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3 - Machiavelli, Piero Soderini, and the republic of 1494-1512

Published online by Cambridge University Press:  28 September 2010

John M. Najemy
Affiliation:
Cornell University, New York
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Summary

In the dedications to both The Prince and the Discourses, Machiavelli asserted that he had acquired his understanding of politics through lengthy experience of the contemporary world and continual reading of ancient texts. His fourteen-year career in the Florentine chancery placed him at the hub of government and politics and afforded him manifold opportunities, whether at his desk in Florence or as an emissary abroad, to observe and experience at close hand the problems of Florentine politics and territorial administration and European diplomacy and statecraft, problems on which he meditated and began to write during his career in government. Machiavelli's participation in the political world came to an abrupt end in 1512, when a successful coup against Piero Soderini, the elected permanent head of Florentine government, caused the collapse of the republic, the restoration of a generally unpopular Medici regime, and Machiavelli's dismissal from his posts and banishment from political action. The coup and his fate gave Machiavelli the time to write more discursively about his understanding of political affairs from a perspective sharpened by the failure of the regime and personal loss. Among the issues that preoccupied Machiavelli in the major works of his enforced retirement were military strength and force, political stability, and leadership, or rather their reverse: the military weakness, instability, inadequate justice, factionalism, and absence of leadership that dogged the Florentine Republic for much of his time in the chancery.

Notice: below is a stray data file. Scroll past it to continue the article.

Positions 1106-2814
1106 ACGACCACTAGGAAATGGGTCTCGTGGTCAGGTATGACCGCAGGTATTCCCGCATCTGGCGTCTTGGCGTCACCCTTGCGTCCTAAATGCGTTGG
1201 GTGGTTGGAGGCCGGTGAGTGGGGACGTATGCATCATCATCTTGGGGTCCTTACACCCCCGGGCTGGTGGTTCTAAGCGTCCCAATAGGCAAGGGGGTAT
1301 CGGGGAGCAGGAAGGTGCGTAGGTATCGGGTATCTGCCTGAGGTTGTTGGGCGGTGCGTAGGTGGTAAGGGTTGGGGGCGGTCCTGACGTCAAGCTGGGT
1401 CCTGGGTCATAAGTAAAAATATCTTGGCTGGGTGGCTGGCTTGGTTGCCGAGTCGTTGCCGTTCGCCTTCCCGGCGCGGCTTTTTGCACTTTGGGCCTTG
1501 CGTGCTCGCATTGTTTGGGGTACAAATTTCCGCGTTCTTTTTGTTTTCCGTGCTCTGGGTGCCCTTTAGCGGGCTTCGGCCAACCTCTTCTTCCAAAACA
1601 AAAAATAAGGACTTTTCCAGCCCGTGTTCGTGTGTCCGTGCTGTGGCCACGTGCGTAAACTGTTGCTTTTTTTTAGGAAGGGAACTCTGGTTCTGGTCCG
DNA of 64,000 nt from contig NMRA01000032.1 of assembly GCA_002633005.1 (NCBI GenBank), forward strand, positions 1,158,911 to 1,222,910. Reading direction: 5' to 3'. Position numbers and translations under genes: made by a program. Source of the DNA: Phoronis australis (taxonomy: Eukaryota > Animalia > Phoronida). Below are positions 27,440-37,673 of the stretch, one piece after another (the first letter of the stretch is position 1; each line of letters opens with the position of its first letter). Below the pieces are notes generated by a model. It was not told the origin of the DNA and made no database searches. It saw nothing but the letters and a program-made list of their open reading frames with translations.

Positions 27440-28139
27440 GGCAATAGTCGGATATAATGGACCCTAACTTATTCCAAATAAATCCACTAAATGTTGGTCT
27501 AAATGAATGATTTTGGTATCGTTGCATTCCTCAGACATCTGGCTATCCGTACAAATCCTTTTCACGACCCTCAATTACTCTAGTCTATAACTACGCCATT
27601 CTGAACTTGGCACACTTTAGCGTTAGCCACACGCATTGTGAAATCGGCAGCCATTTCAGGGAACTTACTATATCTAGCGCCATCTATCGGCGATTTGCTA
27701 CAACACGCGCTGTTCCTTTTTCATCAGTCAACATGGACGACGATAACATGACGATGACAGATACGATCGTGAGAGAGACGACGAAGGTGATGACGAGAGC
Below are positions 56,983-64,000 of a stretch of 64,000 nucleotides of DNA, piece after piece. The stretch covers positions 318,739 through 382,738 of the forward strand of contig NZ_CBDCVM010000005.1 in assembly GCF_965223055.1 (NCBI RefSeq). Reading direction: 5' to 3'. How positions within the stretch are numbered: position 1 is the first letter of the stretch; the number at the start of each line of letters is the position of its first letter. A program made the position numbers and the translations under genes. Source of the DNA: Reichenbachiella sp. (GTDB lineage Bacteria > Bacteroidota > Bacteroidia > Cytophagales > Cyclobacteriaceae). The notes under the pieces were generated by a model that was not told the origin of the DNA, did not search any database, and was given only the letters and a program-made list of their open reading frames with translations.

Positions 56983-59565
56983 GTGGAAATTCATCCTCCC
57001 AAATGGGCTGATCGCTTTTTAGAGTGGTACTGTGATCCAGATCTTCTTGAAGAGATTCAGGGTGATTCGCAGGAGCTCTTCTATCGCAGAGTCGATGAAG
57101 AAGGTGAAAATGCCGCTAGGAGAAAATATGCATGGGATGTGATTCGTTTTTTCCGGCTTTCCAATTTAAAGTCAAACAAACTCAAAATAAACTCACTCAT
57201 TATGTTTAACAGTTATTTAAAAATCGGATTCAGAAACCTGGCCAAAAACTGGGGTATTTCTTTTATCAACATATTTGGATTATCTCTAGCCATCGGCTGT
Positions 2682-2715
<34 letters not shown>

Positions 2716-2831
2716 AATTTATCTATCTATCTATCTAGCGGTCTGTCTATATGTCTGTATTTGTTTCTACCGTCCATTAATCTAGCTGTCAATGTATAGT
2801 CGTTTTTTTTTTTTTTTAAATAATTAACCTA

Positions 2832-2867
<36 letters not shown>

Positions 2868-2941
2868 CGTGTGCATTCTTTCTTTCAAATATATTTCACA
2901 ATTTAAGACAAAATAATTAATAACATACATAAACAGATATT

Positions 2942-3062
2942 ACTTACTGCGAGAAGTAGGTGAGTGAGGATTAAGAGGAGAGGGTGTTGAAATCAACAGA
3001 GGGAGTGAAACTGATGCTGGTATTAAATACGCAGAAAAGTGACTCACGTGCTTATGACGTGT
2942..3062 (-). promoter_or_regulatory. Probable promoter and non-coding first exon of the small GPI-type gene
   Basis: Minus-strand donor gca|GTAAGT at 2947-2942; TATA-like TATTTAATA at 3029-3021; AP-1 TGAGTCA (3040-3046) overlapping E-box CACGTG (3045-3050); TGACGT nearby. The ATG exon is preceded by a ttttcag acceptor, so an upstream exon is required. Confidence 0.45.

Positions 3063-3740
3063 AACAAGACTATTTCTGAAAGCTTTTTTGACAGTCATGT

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Publisher: Cambridge University Press
Print publication year: 2010

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